Saturday, May 23, 2015

Life is Strange: Episode 3 Chaos Theory - Review


Well, here we are again... Wait, have I said that before? Anyway, once again (after quite the wait) Life is Strange is back with a new episode. Although if you've already played the other two episodes you may already think you know what to expect, I'm going to come out and say it now -- you don't! With the other two episodes, things were quite different. Episode 1 was an intro that either got players interested or pushed them away, and Episode 2 was sort of that in between one. Yes it was fine and all, and it was also where some of the other core gameplay features came into play, but it was more of an expansion of the intro, and it set the stages for what was to come. In other words, it all lead up to this -- the episode which may be the deciding factor on how good this game really will become. It's a big one, and the "true" start of what may possibly be a game none of us will ever forget. Now, with that being said, let us get on with the review.

The Story:

Life is Strange is a game about life -- sort of. It follows the story of a young girl named Max as she returns to her home town to attend a famous arts school and follow her dream of becoming an ace photographer. Of course, things aren't that simple. Upon returning, she finds her old home town a shell of what it once was. She learns of her best friend's dad's death, she hears about a missing girl, she watches as her new friends are bullied, and she sees how the people in the town are struggling simply to get by. Everything is a mess, and it's almost like a dark cloud constantly lurks above all who live there. This town of "Arcadia Bay" is now one filled with sadness and mystery, and soon our long Max will find herself caught up in it all.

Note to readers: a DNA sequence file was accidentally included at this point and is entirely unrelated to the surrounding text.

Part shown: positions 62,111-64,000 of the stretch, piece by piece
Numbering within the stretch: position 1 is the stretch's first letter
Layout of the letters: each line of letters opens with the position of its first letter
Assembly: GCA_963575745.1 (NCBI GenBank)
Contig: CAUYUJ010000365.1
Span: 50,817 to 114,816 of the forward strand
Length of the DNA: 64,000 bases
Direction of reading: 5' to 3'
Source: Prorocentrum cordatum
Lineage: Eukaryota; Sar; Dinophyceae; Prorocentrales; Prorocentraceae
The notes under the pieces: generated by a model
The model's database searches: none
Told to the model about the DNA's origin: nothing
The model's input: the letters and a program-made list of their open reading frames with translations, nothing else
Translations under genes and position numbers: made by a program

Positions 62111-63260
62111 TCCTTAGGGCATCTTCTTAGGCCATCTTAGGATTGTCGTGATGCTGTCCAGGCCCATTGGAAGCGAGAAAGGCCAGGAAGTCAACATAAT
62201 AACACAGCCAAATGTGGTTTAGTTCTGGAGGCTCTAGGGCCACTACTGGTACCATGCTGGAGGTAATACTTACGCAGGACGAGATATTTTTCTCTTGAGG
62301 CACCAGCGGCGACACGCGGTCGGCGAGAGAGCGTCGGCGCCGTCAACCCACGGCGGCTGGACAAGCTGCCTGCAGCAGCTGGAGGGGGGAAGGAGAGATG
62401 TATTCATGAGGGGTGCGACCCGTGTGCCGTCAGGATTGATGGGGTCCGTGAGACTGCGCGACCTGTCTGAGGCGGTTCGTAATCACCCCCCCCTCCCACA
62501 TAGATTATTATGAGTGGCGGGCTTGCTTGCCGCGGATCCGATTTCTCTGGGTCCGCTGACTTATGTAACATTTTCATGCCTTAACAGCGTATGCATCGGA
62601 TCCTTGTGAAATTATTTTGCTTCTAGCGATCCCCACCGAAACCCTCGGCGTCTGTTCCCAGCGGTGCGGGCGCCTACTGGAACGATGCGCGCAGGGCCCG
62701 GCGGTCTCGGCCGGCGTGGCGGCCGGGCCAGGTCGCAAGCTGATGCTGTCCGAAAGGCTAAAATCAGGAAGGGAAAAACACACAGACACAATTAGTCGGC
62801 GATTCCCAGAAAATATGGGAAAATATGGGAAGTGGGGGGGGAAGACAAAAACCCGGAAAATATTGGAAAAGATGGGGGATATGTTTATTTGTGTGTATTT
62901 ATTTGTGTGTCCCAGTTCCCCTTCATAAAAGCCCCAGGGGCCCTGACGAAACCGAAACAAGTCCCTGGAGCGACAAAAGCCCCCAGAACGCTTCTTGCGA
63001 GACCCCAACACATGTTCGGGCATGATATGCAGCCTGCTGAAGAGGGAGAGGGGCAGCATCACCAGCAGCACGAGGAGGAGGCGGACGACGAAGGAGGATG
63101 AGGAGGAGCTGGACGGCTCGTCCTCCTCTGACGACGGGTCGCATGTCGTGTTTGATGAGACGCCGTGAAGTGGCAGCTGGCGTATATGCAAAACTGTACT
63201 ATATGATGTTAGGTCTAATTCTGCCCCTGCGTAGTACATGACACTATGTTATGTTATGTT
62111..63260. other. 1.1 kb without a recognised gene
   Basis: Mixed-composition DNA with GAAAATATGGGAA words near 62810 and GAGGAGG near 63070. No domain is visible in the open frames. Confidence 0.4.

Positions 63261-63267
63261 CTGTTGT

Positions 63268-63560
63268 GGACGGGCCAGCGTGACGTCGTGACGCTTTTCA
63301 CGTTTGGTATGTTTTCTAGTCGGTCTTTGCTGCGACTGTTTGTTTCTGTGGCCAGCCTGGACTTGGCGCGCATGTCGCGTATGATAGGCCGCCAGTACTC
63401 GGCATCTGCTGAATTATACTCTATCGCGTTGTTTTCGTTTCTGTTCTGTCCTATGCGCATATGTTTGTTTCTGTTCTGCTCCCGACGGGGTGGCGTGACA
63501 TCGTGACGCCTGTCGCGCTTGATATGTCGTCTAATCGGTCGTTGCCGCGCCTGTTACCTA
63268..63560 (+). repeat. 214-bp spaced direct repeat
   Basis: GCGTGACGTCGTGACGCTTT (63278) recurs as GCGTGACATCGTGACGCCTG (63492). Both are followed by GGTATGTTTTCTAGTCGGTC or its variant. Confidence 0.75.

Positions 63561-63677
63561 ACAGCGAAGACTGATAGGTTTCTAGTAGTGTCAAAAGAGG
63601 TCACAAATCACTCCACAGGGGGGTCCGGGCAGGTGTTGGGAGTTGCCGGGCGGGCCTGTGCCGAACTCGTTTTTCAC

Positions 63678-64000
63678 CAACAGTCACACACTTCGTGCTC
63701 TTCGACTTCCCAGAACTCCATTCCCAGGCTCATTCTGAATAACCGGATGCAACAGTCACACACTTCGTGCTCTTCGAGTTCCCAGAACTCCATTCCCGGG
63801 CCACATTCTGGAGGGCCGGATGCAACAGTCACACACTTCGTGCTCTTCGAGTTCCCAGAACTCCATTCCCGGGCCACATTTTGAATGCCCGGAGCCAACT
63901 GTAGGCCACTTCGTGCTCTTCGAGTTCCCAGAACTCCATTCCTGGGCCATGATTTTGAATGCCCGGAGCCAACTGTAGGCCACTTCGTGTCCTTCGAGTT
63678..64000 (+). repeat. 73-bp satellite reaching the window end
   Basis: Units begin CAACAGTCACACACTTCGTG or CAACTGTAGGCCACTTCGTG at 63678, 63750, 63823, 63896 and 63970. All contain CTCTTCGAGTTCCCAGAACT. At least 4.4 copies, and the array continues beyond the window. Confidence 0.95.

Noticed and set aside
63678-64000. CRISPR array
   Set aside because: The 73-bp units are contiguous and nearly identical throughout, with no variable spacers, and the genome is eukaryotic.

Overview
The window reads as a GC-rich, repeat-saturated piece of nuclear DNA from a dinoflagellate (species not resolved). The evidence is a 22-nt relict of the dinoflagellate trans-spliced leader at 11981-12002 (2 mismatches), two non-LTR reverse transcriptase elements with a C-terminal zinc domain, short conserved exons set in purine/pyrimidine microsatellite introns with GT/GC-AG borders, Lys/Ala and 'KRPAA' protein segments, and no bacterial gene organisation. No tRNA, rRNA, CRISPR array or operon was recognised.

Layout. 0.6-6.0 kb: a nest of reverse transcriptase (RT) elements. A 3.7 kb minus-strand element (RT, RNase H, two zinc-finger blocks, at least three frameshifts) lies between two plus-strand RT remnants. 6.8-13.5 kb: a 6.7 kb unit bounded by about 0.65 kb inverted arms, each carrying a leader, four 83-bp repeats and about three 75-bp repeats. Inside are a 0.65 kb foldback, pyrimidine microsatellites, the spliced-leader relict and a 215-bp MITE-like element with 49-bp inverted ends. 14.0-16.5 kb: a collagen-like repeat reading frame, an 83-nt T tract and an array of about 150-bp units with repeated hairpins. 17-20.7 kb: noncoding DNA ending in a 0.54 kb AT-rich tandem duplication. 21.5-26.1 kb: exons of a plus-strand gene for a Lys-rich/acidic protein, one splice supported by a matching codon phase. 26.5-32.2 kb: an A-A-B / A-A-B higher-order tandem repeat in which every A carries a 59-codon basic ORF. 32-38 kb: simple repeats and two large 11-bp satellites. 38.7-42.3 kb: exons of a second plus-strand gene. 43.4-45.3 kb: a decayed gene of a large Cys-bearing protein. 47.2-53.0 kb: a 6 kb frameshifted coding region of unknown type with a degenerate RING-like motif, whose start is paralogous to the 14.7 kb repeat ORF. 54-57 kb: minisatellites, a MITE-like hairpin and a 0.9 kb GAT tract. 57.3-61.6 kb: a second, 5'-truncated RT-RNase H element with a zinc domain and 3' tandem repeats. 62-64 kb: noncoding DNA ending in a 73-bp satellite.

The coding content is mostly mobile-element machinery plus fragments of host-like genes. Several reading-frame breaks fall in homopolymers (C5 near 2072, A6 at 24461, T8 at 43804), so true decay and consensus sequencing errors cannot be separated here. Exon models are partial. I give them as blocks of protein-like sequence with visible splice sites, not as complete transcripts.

After witnessing a girl who looks like her old best friend get shot and killed in the girl's bathroom (by a boy who's family now controls the town on top of that), Max reaches out towards her and cause something strange to happen -- she rewinds time and reappears at her desk in her classroom. Unsure of what just happened, Max does some simple tests to see if what she thought just happened truly did, and she heads to the bathroom and waits. Upon seeing the girl (whom she can tell is her friend Chloe) and the boy enter, she pulls the fire alarm, and saves Chloe's life. Max, has changed the future.

Using her powers Max explores Arcadia Bay and attempts to set things "right." Throughout Episode 1 and 2 she reunites with people from her past, learns more about the missing girl, helps those in need (or attempts to), and starts to piece together the reason why things are happening. There's a lot going on in this town, and everything seems to be connected. Although she's unsure of why she has this new strange power, Max attempts to use it to change the world, and changing the world is exactly what she does.


Episode 3 opens up shortly after the end of Episode 2 (as in a few hours later), and depending on what happened in the previous episode, things will be very different. Episode 2 had a few major events which control the fate of this game's future, and depending on what the player did they may find Max and the school in a very different place. Even so, the game continues to follow both Max and Chloe as they try to both find the missing girl, Rachel Amber, and find out just how she may be connected to everything else that is happening.

The Gameplay:

If you've already played the other episodes, you should already know the basic gameplay; however, this episode itself is quite a bit different from the other two, and that's a good thing.

Just like in the previous episodes, Life is Strange is an interactive drama -- this will not be changing. Players take control of Max, walk around the world, and interact with it in different ways. Some objects you can "look" at to hear a comment from Max, while others you can actually interact with -- such as most of the people you see. As one might expect from this sort of game, talking to those around you will typically present you with a dialogue tree where you can choose what Max asks them, or how she responds to them. By talking, and asking the right questions, you can learn more about what's going on in the world, or learn information which can be useful later on down the road. This is just something that's standard in these sort of games, and it really does give you more control over the course of the game; however, Life is Strange does put a twist on this system.